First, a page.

Aeroponics is a form of hydroponic gardening which is making enormous waves in the marijuana industry. The lack of usable farmland is a global problem as it becomes unusable due to environmental factors, or else the land gets used up for something other than agriculture. Add in issues surrounding energy and water conservation, and it is clear that we are at crisis point.
We are in a situation where the agriculture sector is requiring innovative ways to maintain crop sustainability, and aeroponics fits the bill. There are marijuana growers who use this type of cannabis cultivation system, use 95% less water, AND produce up to quadruple the yield than those who continue using ‘traditional’ growth methods.
Aeroponics doesn’t require a growing medium for a plant’s roots. Instead, the roots are suspended in the air, while the nutrients and water are provided using a system that mists the roots perpetually. It is a relatively new form of growing crops as it was only discovered in the early 20th century.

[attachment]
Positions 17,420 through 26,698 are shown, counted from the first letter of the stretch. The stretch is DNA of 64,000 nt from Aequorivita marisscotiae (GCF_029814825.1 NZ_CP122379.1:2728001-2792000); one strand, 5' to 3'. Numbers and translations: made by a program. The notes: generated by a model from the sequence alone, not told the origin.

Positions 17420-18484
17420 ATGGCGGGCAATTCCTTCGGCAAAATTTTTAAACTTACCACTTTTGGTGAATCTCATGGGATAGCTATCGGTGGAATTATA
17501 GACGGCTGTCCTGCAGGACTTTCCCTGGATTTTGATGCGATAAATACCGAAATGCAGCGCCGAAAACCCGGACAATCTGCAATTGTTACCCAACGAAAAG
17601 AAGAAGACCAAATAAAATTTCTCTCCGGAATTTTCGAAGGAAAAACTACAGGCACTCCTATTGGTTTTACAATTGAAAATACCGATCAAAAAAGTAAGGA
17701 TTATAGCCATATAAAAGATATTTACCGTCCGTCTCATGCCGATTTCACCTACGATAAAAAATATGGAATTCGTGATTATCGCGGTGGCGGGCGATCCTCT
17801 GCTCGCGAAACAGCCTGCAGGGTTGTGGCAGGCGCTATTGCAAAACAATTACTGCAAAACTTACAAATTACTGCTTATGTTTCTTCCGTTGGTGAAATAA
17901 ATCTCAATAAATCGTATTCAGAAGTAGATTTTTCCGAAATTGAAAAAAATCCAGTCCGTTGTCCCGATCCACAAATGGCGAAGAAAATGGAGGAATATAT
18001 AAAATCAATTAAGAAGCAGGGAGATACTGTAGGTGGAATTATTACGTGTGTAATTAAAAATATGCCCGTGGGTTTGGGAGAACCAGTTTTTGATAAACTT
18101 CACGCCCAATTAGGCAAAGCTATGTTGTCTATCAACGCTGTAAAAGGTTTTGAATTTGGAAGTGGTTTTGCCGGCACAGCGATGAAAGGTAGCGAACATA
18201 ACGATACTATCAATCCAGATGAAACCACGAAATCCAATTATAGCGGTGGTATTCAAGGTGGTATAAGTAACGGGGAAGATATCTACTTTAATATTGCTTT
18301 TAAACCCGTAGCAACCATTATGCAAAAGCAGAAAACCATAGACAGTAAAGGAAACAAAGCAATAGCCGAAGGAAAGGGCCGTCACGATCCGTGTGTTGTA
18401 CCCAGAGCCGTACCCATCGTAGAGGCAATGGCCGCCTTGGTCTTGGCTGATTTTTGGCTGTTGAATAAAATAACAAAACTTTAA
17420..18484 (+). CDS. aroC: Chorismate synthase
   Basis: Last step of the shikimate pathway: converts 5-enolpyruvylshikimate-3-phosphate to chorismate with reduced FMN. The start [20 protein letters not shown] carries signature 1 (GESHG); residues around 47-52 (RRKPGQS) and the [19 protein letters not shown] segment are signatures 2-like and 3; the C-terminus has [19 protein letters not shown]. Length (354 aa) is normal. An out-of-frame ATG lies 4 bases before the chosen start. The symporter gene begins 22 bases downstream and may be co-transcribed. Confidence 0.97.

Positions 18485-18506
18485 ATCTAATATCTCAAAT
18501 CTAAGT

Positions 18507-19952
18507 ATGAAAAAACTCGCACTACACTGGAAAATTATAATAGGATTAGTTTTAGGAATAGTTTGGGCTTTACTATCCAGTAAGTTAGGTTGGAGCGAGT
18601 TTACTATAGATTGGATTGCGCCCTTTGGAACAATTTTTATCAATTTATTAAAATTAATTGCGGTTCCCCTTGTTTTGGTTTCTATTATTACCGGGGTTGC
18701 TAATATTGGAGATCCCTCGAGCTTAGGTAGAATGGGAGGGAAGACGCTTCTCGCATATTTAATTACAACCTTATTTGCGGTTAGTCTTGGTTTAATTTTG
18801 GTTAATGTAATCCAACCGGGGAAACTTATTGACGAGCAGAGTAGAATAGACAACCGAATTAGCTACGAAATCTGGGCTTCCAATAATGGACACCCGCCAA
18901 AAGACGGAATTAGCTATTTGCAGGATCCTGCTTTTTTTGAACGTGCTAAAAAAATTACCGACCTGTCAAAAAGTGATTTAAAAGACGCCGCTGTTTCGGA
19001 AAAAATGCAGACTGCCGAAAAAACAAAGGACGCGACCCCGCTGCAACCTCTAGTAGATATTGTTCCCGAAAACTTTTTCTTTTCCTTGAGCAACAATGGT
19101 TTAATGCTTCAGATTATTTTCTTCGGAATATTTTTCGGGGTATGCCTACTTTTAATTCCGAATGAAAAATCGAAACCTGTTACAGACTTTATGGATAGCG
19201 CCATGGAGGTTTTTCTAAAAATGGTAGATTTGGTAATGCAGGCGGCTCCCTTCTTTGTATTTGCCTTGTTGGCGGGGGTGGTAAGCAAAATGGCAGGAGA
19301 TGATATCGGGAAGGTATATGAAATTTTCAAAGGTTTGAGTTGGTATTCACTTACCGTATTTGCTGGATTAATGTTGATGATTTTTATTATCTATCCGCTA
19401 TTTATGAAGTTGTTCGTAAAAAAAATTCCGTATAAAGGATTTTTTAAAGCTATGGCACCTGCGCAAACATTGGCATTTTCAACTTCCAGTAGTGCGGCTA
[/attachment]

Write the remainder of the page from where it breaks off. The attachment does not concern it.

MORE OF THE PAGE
The appropriately named Richard Stoner invented and patented one of the first modern forms of aeroponics. Stoner developed a prototype for growing herbs in a greenhouse, and later founded AgriHouse.
How Do Aeroponics Growing Systems Work?
Once the roots are suspended in the air, and the water and nutrients are provided via misting, the nutrients and water combine with CO2 (carbon dioxide), sunlight, and oxygen to ensure your weed is healthy (as long as the roots receive moisture).
An aeroponics system is comprised of the following:
- Planter bed: This is where you grow your marijuana plants. Typically, it includes three systems: Drainage, misting, and a system that supports and separates the roots from the cannabis plant.
- Reservoir: This is where the water supply is stored. You need to check it for nutrient levels and quality constantly.
- Pumps: These are used to connect the planter bed to the reservoir and constantly exchange the water.